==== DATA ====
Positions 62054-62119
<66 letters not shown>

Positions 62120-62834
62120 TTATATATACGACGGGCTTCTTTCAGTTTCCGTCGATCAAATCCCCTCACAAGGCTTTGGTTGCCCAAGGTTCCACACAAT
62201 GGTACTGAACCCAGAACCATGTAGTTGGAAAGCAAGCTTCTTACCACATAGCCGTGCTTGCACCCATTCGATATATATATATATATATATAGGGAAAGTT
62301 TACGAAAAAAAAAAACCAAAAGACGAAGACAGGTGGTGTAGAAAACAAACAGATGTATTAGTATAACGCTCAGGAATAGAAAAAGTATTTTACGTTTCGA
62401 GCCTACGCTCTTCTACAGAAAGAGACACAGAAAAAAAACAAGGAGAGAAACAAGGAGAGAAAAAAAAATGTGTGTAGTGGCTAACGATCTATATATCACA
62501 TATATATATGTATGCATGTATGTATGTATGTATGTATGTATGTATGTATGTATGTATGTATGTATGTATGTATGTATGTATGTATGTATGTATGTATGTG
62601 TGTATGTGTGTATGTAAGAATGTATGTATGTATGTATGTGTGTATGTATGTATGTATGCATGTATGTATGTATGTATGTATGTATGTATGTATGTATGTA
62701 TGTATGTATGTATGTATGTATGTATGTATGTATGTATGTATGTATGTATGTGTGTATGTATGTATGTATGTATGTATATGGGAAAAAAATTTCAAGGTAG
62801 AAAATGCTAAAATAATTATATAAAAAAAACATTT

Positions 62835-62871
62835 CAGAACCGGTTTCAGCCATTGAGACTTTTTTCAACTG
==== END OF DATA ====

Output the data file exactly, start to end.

Positions 62054-62119
<66 letters not shown>

Positions 62120-62834
62120 TTATATATACGACGGGCTTCTTTCAGTTTCCGTCGATCAAATCCCCTCACAAGGCTTTGGTTGCCCAAGGTTCCACACAAT
62201 GGTACTGAACCCAGAACCATGTAGTTGGAAAGCAAGCTTCTTACCACATAGCCGTGCTTGCACCCATTCGATATATATATATATATATATAGGGAAAGTT
62301 TACGAAAAAAAAAAACCAAAAGACGAAGACAGGTGGTGTAGAAAACAAACAGATGTATTAGTATAACGCTCAGGAATAGAAAAAGTATTTTACGTTTCGA
62401 GCCTACGCTCTTCTACAGAAAGAGACACAGAAAAAAAACAAGGAGAGAAACAAGGAGAGAAAAAAAAATGTGTGTAGTGGCTAACGATCTATATATCACA
62501 TATATATATGTATGCATGTATGTATGTATGTATGTATGTATGTATGTATGTATGTATGTATGTATGTATGTATGTATGTATGTATGTATGTATGTATGTG
62601 TGTATGTGTGTATGTAAGAATGTATGTATGTATGTATGTGTGTATGTATGTATGTATGCATGTATGTATGTATGTATGTATGTATGTATGTATGTATGTA
62701 TGTATGTATGTATGTATGTATGTATGTATGTATGTATGTATGTATGTATGTGTGTATGTATGTATGTATGTATGTATATGGGAAAAAAATTTCAAGGTAG
62801 AAAATGCTAAAATAATTATATAAAAAAAACATTT

Positions 62835-62871
62835 CAGAACCGGTTTCAGCCATTGAGACTTTTTTCAACTG